As it turned out, the lady that owned the espresso shop had already read about us in the local paper and so she threw a free brownie into the mix for us too.
At mile 10 we stopped for a break, overlooking the ocean. It was a million-dollar view for sure.
Rummaging in the food bag, I found some left over (slightly mouldy) bestselling Tillamook cheese and took the risk of eating it.
Big mistake – I nearly puked as soon as the cheese hit my tongue!
All fuelled up on food, what came next on our 10-mile stint was really unexpected. The roads were long, straight, and the tarmac was smooth like it had been freshly made.
We ran down the most beautiful roads, winding high above but right next to the ocean the entire time. Luckily all of Anna’s rhinoceros charging up the hills had put us up high to enjoy some amazing views.
We drifted into a runner’s paradise for the next few hours. One minute we’d be looking at a lighthouse in the distance with rolling turquoise sea waves brushing up the red rocks. The next, we’d look at each other like, ‘is this really happening?’
After nine miles of floating across the ocean road, Anna turned to me and said, “I think this is the best day running with you! EVER!” I turned to say, “this has been the best day of this run so far and I’m so glad I got to share it with you.”
We spent the night in the tent and the morning after, Anna went to hitchhike from the town of Florence, back to Seattle to board a flight to Mexico to give a keynote speech.
After a long hug, Anna’s eyes welled up and she said, “I love you, I’ll miss you. And don’t get hit by a car. You’re very precious” And I said the same back. Bar the hit by a car stuff.
As sad as it is, I’ll be seeing her again in a few months, the solo adventure continues…
It’s important that you know it’s not all plain sailing in deciding to up and leave for a whole years adventure.
A few months back, in the middle of the journey across Canada during my Adventureman book-tour, I had an argument with Anna about it.
Last year, me and Anna spoke about how we were going to see each other and keep the relationship healthy while I go on a run for an entire year across the U.S.
Anna (who is a woman who always has a plan) jumped right to “well, I supposed I’ll come out every two months or so to run with you for a week”. She said it so matter of factly, and there didn’t seem to be much up for discussion.
I feel quite protective over my adventures, as they’ve always been solo trips, but now it’s slightly different – I have a loved one to think about.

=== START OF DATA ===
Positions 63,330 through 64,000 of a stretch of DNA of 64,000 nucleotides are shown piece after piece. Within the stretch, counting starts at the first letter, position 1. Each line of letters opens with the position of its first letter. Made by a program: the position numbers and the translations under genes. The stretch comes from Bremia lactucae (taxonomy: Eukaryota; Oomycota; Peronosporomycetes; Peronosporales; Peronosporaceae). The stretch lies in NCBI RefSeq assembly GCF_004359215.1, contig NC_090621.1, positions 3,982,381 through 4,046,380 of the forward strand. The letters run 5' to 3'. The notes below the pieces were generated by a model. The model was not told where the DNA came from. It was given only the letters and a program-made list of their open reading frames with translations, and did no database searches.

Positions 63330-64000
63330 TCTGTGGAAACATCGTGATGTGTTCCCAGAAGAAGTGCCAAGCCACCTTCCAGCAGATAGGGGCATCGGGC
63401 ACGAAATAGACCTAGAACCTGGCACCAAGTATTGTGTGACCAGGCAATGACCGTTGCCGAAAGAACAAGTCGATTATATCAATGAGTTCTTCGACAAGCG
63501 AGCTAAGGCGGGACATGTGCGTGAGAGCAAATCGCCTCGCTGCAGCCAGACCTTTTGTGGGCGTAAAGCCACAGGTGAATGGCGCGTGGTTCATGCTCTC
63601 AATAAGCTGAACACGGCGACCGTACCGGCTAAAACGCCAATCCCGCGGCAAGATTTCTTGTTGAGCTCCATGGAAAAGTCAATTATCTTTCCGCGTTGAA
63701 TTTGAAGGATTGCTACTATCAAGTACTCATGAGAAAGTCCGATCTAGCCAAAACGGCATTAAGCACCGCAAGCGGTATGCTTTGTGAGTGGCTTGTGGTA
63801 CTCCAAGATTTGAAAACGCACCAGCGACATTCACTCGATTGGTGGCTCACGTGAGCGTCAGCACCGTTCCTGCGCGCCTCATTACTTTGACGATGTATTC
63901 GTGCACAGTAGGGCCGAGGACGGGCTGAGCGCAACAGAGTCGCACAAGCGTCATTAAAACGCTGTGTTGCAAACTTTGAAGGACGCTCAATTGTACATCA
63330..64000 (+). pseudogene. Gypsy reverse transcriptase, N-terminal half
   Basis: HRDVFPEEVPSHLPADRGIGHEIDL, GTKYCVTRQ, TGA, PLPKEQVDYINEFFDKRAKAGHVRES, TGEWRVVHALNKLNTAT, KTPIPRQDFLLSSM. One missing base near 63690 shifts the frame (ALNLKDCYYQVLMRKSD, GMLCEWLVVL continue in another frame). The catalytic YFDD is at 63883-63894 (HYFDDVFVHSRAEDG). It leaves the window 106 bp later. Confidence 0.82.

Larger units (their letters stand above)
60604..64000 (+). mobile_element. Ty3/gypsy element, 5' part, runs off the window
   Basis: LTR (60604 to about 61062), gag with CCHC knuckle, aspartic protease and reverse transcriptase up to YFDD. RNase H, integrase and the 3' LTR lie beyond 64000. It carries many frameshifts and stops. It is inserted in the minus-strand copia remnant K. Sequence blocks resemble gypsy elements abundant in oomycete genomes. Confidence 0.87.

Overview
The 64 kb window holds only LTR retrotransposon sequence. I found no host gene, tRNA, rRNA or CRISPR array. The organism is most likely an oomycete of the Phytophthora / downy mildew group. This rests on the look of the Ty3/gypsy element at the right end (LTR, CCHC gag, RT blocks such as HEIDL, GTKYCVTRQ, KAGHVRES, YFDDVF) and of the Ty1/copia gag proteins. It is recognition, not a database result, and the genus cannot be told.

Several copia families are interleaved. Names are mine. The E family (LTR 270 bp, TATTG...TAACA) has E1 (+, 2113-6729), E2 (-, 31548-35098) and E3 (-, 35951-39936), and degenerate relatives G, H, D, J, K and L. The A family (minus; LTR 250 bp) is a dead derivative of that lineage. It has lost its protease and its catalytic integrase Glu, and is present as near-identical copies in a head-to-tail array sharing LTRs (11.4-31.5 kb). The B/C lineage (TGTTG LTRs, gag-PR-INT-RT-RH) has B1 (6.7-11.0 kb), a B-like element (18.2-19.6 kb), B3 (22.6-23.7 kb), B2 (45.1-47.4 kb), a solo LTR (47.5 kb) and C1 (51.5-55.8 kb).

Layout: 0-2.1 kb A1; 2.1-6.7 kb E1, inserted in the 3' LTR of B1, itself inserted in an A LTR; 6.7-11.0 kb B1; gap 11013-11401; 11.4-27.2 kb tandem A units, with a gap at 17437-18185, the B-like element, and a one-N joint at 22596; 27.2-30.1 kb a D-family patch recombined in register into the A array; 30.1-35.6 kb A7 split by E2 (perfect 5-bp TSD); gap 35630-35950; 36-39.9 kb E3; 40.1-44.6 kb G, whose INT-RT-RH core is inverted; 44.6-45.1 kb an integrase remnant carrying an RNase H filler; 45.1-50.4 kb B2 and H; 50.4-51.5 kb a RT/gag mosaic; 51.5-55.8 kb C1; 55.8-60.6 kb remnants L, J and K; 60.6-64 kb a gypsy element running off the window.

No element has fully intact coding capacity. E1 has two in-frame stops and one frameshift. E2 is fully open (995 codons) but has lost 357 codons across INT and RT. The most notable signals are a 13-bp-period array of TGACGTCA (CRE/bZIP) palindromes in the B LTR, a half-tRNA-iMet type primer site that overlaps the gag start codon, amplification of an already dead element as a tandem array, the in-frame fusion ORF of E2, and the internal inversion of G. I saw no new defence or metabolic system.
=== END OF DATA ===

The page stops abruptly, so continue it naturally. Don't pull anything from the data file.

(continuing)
At the time we had that chat, I still wasn’t quite sure whether I wanted to have things that set in stone, but I didn’t say that. Instead I agreed that the two month visits were something that could potentially work.
As we travelled across Canada together for my book-tour, people would ask us what the plan was for being apart while I was on the US adventure. And so I would hear Anna repeatedly say: ‘Oh I’ll go out every two months for a week to see him.’
It was at this stage I began to feel like I wasn’t in control of my own adventure. I never wanted to interrupt and start a discussion about it around other people, so I just stayed quiet. But I knew we had to have a chat.
So one night, I brought it up and approached things by saying, “Anna, I don’t want you to take this personally, but I don’t feel like I’ve had a say, or felt like it’s been a conversation about you coming out to join the adventure. It’s not whether you come out every two months that’s the issue, it’s just that I don’t feel like it’s been a discussion.’
I knew she’d take it hard. There were tears. Lots of them. Understandably, it brought out comments from her like, “But why don’t you want to see me?!” But, it wasn’t that at all. It was just that I wanted to feel like I had a say in when we saw one another.
I carried on and said ‘we’re still carving out our solo adventure pathways, and I’m worried what people will think in it not being ‘a solo’ adventure. It might affect the impact of the adventure, the donations, everything! I’m sure when we have babies, then we’ll be adventuring together with them! I know this!”
As we chatted it out more, it became clear that we had spoken about the plan, but not actually communicated. We realised that Anna is likely to make a plan, make a decision and move on (it’s how she gets so much done in life!). We’d talked about the time frame for the visits, and at the time I’d agreed, so it was a done deal in her eyes. I on the other hand take longer to consider things, and what Anna took as a done deal, I saw as something still yet to be decided.